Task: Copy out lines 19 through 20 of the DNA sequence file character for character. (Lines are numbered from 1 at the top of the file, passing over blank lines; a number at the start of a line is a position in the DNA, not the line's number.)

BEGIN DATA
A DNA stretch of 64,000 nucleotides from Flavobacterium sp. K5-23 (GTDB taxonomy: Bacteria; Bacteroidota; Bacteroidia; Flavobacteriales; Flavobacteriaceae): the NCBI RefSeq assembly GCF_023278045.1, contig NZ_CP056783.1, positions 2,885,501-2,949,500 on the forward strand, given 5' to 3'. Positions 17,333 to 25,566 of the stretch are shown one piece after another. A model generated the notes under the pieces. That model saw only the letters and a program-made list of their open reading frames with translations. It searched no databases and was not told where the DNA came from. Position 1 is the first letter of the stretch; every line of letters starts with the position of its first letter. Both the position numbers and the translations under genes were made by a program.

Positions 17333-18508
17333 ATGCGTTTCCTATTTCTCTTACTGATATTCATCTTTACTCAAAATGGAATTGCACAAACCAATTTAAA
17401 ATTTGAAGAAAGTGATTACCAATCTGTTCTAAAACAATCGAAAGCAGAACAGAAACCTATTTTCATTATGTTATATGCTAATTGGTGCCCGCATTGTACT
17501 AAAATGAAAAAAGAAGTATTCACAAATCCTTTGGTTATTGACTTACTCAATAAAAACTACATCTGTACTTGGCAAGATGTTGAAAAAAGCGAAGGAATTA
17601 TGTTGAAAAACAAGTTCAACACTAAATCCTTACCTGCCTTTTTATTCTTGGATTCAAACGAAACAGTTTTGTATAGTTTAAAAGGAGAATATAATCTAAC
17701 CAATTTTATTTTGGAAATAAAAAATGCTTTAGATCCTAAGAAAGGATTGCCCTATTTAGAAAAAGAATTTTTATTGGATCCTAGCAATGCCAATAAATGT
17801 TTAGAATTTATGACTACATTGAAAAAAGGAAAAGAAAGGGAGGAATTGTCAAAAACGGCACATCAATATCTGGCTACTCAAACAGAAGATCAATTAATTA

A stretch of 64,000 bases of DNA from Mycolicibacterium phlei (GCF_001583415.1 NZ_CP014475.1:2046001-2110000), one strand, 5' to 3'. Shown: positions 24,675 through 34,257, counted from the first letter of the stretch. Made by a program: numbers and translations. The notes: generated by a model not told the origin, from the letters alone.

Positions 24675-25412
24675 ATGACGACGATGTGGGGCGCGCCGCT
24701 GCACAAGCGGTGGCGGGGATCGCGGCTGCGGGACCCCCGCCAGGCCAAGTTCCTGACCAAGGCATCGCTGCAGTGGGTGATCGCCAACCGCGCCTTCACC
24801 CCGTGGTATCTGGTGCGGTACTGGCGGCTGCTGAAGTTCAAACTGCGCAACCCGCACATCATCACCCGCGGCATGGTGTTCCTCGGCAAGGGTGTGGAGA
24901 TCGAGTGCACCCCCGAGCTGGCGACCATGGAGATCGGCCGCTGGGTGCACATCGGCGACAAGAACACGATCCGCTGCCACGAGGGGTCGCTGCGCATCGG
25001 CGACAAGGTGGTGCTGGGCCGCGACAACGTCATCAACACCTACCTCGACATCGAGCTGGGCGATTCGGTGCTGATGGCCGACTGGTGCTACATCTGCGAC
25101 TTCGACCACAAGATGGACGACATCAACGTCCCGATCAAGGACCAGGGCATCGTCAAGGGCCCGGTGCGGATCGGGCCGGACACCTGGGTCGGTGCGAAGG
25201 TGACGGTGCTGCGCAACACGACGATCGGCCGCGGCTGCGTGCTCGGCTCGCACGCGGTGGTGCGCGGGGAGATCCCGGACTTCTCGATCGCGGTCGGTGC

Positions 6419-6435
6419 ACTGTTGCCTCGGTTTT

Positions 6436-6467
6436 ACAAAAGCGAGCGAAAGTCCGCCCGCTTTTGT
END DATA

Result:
6419 ACTGTTGCCTCGGTTTT

Positions 6436-6467